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Downtown Mechanicsburg

Updates are planned for the traffic signal at the intersection of Main and Market streets in downtown Mechanicsburg.

Motorists can expect traffic signals at seven intersections in Mechanicsburg to run a little more smoothly next year.

On Tuesday night, Mechanicsburg Borough Council approved separate resolutions for system and clearance re-timing, LED upgrades and signal controller upgrades for traffic signals at seven intersections in the borough. The resolutions are a requirement of the state’s Green Light-Go and Automated Red Light Enforcement, or ARLE, grants that were awarded to the borough this year.

Intersections slated for traffic signal improvements early next year are:

  • East Main and Market streets
  • East Main and Walnut streets
  • Main and York streets
  • Simpson and Filbert streets
  • Simpson and Market streets
  • Simpson and Walnut streets
  • Simpson and York streets

Borough engineer Greg Rogalski said Tuesday that work isn’t expected to begin on the signals until next year because the borough must obtain related permits for each project.

Grants

In July, Gov. Tom Wolf announced that Mechanicsburg was one of 70 Pennsylvania municipalities awarded a Green Light-Go grant to support traffic signal upgrades. Mechanicsburg’s $78,581 grant, along with others in the grant round that totaled $31 million, were funded through PennDOT.

Green Light-Go grants are provided as a reimbursement to municipalities for updates to improve the efficiency and operation of existing traffic signals, according to the Wolf administration.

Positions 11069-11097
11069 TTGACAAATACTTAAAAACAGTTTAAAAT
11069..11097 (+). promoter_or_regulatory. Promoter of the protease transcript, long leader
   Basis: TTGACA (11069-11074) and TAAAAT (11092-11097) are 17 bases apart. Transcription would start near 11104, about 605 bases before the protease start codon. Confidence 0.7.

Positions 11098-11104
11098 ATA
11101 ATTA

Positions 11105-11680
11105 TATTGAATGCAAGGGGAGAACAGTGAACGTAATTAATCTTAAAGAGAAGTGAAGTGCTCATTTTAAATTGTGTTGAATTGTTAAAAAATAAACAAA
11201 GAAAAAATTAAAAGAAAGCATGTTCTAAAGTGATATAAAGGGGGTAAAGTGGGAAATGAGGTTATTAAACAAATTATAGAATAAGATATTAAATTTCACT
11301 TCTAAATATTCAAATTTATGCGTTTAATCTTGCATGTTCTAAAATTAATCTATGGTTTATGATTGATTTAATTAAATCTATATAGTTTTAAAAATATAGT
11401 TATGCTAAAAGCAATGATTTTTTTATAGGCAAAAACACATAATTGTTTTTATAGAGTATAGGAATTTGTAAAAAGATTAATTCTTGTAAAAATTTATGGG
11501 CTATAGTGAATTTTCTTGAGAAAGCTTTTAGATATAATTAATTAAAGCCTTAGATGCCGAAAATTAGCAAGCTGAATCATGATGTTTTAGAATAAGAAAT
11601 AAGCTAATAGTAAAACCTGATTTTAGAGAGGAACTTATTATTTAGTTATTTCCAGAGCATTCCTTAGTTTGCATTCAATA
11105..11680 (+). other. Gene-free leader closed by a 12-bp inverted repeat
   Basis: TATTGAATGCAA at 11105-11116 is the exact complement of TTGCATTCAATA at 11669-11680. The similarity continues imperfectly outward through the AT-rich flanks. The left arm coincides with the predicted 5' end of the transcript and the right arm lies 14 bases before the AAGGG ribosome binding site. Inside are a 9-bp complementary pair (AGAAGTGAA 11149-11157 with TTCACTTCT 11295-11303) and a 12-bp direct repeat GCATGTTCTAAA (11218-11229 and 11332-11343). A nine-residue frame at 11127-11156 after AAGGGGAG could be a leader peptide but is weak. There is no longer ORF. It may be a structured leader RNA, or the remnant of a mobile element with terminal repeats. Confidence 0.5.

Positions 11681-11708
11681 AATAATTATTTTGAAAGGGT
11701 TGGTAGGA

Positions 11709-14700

Likewise, Wolf announced in February that Mechanicsburg was one of 35 Pennsylvania communities awarded ARLE grants that will fund 41 safety projects across the state. Mechanicsburg was awarded $60,000 this year through the program. The program is funded through fines collected from red light violations at 30 Philadelphia intersections.

The ARLE program was initiated in 2010 to improve safety at signalized intersections by providing automated enforcement at locations where data shows red-light running is an issue, according to the governor’s website. Projects are selected by an eight-member committee based on criteria such as benefits and effectiveness, cost, local and regional impact, and cost sharing.

Study results

In other news, borough manager Roger Ciercierski announced on Tuesday that he plans to attend a final meeting for local officials regarding the ongoing Hampden-NSA Mechanicsburg Joint Land Use Study. A final public workshop about the draft study is scheduled for 7-9 p.m. on Dec. 10 at Hampden Township Building, 230 South Sporting Hill Road, according to the study’s website, www.hampdennsajlus.com.

The joint land use study is a cooperative land use planning effort conducted among an active military installation, surrounding jurisdictions, state and federal agencies and other stakeholders. It is intended to integrate military planning with community planning.

The study involves Hampden Township, Mechanicsburg Borough and the Naval Support Activity installation located off the Carlisle Pike in the township.

Published study results are expected to be released to the public in late January, Ciercierski said.

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